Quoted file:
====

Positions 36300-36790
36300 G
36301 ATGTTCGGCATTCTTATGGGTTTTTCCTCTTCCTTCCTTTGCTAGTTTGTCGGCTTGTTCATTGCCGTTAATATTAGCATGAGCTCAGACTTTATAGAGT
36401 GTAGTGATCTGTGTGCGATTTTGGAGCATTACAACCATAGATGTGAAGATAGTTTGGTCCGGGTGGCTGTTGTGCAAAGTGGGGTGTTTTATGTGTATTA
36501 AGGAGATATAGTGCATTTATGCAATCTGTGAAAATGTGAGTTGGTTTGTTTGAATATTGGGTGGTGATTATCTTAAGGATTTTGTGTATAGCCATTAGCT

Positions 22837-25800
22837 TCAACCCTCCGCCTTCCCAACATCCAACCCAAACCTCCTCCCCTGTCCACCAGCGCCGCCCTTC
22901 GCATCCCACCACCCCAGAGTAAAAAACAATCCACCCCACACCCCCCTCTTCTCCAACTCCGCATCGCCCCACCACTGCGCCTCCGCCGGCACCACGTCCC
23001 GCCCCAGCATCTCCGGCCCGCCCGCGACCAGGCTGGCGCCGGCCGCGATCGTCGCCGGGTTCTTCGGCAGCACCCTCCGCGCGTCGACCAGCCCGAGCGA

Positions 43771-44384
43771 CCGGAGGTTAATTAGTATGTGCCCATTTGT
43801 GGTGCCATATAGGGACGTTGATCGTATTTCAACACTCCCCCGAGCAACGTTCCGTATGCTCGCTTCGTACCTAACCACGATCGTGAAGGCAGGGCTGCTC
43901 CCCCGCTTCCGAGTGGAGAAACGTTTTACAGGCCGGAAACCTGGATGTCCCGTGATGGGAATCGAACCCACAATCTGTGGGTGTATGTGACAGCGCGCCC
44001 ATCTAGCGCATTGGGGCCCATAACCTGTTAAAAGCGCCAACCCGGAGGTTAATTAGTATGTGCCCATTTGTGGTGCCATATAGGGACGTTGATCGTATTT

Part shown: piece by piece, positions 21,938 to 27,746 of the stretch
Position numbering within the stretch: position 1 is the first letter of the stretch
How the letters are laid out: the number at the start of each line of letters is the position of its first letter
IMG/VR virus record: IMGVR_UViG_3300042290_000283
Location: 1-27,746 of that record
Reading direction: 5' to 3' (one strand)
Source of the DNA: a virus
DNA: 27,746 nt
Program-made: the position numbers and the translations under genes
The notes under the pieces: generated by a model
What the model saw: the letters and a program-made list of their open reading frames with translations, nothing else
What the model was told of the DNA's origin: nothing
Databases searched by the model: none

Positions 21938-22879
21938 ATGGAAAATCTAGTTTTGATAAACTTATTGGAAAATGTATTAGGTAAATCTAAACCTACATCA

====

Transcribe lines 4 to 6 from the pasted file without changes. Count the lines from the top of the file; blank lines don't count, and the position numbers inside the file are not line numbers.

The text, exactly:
36401 GTAGTGATCTGTGTGCGATTTTGGAGCATTACAACCATAGATGTGAAGATAGTTTGGTCCGGGTGGCTGTTGTGCAAAGTGGGGTGTTTTATGTGTATTA
36501 AGGAGATATAGTGCATTTATGCAATCTGTGAAAATGTGAGTTGGTTTGTTTGAATATTGGGTGGTGATTATCTTAAGGATTTTGTGTATAGCCATTAGCT

Positions 22837-25800